PROVO, Utah (ABC4) – Brigham Young University (BYU) graduate Jillian Orr entered the national spotlight when she “flashed” a rainbow LGBTQ+ flag sewn into her graduation regalia at this year’s commencement ceremony. She did so in protest of Brigham Young University’s policy forbidding its students from participating in any non-heterosexual relationship.
In an interview with ABC4’s digital team, Orr said she did not expect national attention on her decision to wear pride-flag-inspired regalia. “I thought maybe a couple of BYU students or friends would post photos of it,” says Orr. She continues by saying that most of the responses she has received have been positive; most people have shown Orr validation, love, and support.
Orr served a full-time mission for The Church of Jesus Christ of Latter-day Saints Church in Eugene, Oregon. She said that most of the negative attention she has received has been from people she met on her mission. “It’s shown me who’s on my island and who’s not,” says Orr.
When asked if she was scared to wear her regalia to BYU’s commencement, Orr said she was “really anxious.” “I understood there would be consequences, but I didn’t know what they would be. I didn’t know if I would be tackled, escorted off the stage, or what.” Orr even comments that she was worried that her degree in Psychology could be compromised by her statement.
Despite her fears, Orr accepted the unknown consequences of her actions in order to do what she “knew was right.”
In a Facebook post, Orr comments as someone who identifies as bisexual saying, “it’s scary to live with the fear that at any moment they could take away your degree.” Orr references how violation of BYU’s honor code can result in immediate suspension of student status and even a freeze on student transcripts.
Orr hopes that BYU will change this and other policies surrounding LGBTQ+ students. She references how even open members of the LGBTQ+ community are allowed to participate in some parts of LDS Church membership, and compared that BYU’s policy is kind of zero-tolerance. Orr mentioned a friend of hers who she claims was falsely accused of being in a same-sex relationship while studying at BYU, and how he was called into the Honor Code office and interrogated for “acting on same-sex attraction.” “I feel like this violates individual rights,” says Orr.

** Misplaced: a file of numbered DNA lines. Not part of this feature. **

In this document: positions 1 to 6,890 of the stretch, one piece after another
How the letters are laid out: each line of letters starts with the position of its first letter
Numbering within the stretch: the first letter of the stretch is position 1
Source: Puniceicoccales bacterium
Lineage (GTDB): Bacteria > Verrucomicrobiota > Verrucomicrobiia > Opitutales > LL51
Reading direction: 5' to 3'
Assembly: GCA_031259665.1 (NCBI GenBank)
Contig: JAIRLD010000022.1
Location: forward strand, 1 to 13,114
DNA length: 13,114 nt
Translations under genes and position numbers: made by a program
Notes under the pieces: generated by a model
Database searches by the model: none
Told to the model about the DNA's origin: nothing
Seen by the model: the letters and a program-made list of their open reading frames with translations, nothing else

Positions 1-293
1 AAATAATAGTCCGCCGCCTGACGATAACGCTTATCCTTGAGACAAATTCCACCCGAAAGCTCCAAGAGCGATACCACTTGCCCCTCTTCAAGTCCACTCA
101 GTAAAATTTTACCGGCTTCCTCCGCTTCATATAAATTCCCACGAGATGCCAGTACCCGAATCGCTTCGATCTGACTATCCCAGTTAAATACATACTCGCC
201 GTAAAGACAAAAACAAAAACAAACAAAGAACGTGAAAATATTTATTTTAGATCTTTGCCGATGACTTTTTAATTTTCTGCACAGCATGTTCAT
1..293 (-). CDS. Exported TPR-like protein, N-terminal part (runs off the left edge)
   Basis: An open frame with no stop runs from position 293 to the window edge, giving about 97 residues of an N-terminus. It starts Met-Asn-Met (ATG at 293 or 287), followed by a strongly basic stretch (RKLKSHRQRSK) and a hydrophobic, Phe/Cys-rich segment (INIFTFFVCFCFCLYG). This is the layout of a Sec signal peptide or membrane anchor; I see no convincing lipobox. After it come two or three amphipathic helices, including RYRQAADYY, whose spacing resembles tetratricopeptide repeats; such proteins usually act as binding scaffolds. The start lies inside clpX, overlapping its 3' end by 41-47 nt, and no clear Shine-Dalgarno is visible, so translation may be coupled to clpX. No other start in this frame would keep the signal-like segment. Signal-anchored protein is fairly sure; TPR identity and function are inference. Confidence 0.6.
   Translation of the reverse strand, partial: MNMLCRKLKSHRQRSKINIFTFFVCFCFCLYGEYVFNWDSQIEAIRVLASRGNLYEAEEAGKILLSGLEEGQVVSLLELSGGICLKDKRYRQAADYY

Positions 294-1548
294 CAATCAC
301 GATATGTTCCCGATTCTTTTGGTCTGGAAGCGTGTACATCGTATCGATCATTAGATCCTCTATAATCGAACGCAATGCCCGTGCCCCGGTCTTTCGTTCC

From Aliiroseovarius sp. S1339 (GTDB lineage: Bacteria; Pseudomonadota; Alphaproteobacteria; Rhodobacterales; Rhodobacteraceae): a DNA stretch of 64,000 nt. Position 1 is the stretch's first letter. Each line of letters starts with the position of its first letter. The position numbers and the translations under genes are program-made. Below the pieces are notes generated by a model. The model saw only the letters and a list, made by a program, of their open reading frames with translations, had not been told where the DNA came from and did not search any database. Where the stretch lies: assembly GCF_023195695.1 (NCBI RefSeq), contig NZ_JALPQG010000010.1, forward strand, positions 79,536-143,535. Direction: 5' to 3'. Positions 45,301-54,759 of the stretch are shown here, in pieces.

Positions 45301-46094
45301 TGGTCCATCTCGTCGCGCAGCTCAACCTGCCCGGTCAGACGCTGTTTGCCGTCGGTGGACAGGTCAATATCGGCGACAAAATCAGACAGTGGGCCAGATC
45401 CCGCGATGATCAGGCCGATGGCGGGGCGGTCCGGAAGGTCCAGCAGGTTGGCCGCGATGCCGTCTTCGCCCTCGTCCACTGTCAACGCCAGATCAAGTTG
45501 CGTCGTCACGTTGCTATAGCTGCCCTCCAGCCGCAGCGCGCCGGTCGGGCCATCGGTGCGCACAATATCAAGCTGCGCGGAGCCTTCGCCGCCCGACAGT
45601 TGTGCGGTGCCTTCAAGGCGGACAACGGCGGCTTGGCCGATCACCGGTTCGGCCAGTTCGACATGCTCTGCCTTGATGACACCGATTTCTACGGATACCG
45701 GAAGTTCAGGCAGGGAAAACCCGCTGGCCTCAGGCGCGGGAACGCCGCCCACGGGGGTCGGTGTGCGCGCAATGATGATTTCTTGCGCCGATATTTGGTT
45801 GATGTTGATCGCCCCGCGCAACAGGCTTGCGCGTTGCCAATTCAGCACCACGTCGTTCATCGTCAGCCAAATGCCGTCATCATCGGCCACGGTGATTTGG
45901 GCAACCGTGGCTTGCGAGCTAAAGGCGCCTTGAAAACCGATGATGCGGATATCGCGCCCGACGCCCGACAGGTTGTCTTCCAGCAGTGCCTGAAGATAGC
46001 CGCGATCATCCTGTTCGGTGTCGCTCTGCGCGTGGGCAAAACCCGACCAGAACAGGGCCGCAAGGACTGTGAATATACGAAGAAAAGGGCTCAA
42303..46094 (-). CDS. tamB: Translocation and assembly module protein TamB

Most Utahns are likely familiar with the rainbow flag as a symbol of LGBTQ+ pride, but may not know how the flag was created.
According to an article by Nora Gonzalez on the Encyclopedia of Britannica’s website, the design goes back to 1978. Harvey Milk, one of the U.S.’s first openly gay elected officials, asked artist Gilbert Baker to design a “symbol of pride for the gay community.” Gonzalez writes that Baker reportedly chose the rainbow because it is in some ways “a natural flag from the sky.”
Gonzalez’s article says the very first version of the rainbow pride flag was flown in San Francisco on June 25, 1978. Due to the flags being handmade and a resulting lack of supplies, the pink and turquoise stripes in Baker’s original design were taken out. This altered version of the rainbow flag remains the most frequently used flag to symbolize LGBTQ+ pride.
For Orr, the pride flag means “being authentic and being seen as who you are as an individual.” She said it symbolizes “being recognized for what you’re born into, and not what you choose.”
Orr says to all Utahns that “true love for an individual is more than just saying that you love and accept them.” She mentions other loving acts that should be shown to loved ones in the LGBTQ+ such as attending important life events such as weddings and allowing children to know about their LGBTQ+ identity.
Orr hopes to use her degree from BYU in psychology to pursue a career in motivational speaking. She hopes to inspire her audience to be their authentic selves.
BYU has not yet made a public statement about Orr’s show of pride.